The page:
Well, we’re almost done. Today, I’ll provide you with a basic pattern for a “french-style” dress and show you how to make it. Next week, in the final lesson, I’ll give you different ideas on how to embellish the dress and suggest closures.
I have added a Tutorials menu heading to the top of my blog and created a rudimentary directory with links to all the Beginning Sewing Lessons. Soon, I’ll add mini descriptions of each lesson so that you can go to a specific subject. I’ll add to the directory as I add new tutorials on other subjects.
Sewing and photographing as I go has been a challenge. This week, I tried taking the pictures in my living room to keep from trotting back and forth from my sewing spot to my photo spot. I apologize for the weird shadows in today’s pictures. Either I have to get better lighting for my sewing spot or I will have to trot.
So here’s your pattern. Refer to the measurement info in Part 2 to customize the pattern for your doll.
The fabric I have chosen is a pale aqua BLUE silk faille that was given to me several years ago from a friend in my doll club. As you can see, it was folded and put away many years ago so it has faded at the edges and fold lines. Since my doll is small, it is easy to cut around the faded areas.
I pressed the fabric and cut out a small rectangle for my pattern pieces. Since I cut with a rotary cutter, it is easier to work with a piece of fabric that doesn’t hang over the sides of my board. That way, I can turn the board to get to the best cutting angle.
You should also cut out a lining for your dress using the same pattern pieces. I’ve used cotton gauze for my lining in this lesson since my dress fabric is heavy. You can use your underwear fabric or any fine cotton for your lining.
When costuming tiny dolls, much has been written (by others) about how precise you have to be when cutting and sewing such tiny costumes. Bah! I find it much easier to fit as I sew, as you’ll see later in this lesson. We’re dressing dolls, not performing surgery! Isn’t this supposed to be play?
To begin sewing, place your dress back and one dress front piece right sides together, matching the shoulder seams. Layer this between the matching lining pieces and sew with running stitches about 1/8″ to 3/16″ from the edge. Then sew the other shoulder seam.
Next, sew the side seams together and fit the dress on your doll inside out. If it fits, trim the lining back close to your stitching lines.
When I fit the dress on my doll, it was too big across her back, so I sewed a second set of stitches on the side seams. Then I trimmed away the first stitch line and trimmed the lining. Press the seams open. I used an iron this time, instead of finger pressing, since my fabric is a bit stiff.
Here’s where your lining comes in handy. Trim any “whiskers” at your fabric edges before you stitch, then overcast (or whipstitch) your seams, catching a bit of the lining in your stitches. This will keep your seams open and flat and will prevent raveling. Since you are stitching into the lining, your stitches won’t show on the outside.
Stitch up one side of each seam and down the other until you’ve overcast all the seams.
There are two fidgety bits when finishing your dress, the sleeve openings and the back neck. Don’t procrastinate, just go for it. On the sleeve openings, trim back the lining at the edges a tiny bit. Begin at the underarm seam and fold a tiny bit of your dress fabric to the inside and stitch. Don’t use pins here because the area is just too tiny and the pins will get caught up in your stitches. Just fold as you go around the opening.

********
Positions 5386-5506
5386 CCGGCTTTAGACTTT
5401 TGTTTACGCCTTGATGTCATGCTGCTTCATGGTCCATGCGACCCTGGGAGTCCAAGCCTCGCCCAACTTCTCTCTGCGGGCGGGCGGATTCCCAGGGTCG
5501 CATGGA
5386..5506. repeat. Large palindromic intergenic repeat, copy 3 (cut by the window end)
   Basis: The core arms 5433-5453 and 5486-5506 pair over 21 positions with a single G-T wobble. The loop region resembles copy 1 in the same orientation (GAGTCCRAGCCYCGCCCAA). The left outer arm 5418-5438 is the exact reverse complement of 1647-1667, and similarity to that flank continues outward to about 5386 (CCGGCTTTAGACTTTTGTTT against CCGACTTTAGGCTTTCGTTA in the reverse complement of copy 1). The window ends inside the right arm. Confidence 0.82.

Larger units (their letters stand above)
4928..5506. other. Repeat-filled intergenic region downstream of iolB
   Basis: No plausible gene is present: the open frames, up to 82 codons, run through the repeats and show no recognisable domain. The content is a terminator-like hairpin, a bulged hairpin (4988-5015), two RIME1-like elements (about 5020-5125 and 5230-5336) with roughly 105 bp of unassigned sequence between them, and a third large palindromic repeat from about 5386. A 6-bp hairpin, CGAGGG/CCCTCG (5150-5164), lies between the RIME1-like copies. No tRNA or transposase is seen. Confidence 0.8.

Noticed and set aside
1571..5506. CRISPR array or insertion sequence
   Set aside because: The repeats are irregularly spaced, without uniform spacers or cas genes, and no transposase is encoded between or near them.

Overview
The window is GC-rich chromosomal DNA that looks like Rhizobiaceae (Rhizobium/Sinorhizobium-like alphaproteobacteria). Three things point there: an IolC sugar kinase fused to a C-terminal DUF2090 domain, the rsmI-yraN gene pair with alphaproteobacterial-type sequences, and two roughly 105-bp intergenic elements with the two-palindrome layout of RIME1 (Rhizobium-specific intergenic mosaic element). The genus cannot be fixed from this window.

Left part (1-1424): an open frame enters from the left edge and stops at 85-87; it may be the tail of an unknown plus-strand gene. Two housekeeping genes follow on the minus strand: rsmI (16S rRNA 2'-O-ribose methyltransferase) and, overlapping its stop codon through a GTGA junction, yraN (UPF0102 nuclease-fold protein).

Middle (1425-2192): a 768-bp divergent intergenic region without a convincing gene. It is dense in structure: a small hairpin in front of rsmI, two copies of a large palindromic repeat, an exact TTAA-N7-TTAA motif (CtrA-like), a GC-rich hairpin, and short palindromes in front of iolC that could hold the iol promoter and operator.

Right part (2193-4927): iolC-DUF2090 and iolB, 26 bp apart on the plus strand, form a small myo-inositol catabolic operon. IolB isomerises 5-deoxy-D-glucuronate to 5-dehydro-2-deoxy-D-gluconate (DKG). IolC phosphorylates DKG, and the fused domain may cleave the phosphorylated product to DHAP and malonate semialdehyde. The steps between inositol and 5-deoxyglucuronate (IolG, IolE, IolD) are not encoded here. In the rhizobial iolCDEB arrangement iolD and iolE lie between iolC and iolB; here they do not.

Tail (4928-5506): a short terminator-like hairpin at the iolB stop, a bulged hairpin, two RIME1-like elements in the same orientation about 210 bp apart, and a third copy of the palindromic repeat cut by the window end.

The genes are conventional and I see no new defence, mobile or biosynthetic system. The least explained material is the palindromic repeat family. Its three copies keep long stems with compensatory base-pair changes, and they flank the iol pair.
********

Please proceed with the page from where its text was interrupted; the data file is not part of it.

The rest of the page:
Here’s what it looks like from the right side when it’s done, pretty smooth.
Since the hemline is curved, it needs to be eased to make it smooth. I stitched a larger running stitch along the hemline, starting 1/4″ from each end.
Check the length on your doll and turn up the hem. I pulled the gathering thread to fit, matching the ends and seam lines then pinned it.
Make sure you turn your dress over at this point and check that the hem is smooth and even before you sew it.
Now, stitch, leaving the hem open 1/4″ at each end. Trim the ends at a 45 degree angle to remove some of the bulk.
Trim the lining on the front edges, turn them to the inside, and pin. Don’t pin across the back neck area. Begin stitching across the folded end at the bottom, then stitch up one side.
It will be lumpy where the front of the dress curves. This time, try to ease in the fullness as you sew instead of using a gathering thread. Just push a bit of the excess fabric between each stitch in the curved area. When you press it, you can coax it smooth.
Fidgety part two is next. The back neck edge, between the shoulder seams, will cup inward. This makes it fit your doll better, but makes it tricky to sew. Just fold and stitch as you go. The turned under edge will get thinner at the center back and that’s okay.
Press your dress and fit it on your doll. I’m pleased with the way mine fits. This isn’t always the case. Since dolls vary so much in size and shape, everyone has a slip-up occasionally. It’s not about the mis-steps, it’s about how you deal with them.
If your dress doesn’t fit well, there are a few possible solutions. If it is too short, you can add trim at the bottom. If it is too big, you can wrap it in the front more and/or sew gathers across the back at the waist line and add trim. If it is too small, you can add trim to the front edges. Or you can see if it fits another doll in your collection…
Next time, in our final lesson, I’ll show you different ideas for trims, lace and fastenings for your dress and how to apply them. I am going to use the rest of the lace from the underwear, some antique gold and aqua trim, and hooks to close the front. You can use ribbons, lace, buttons, embroidery, flowers, etc. Add as little or as much as you like.
When you complete your first costume, you’ll no longer be a beginner!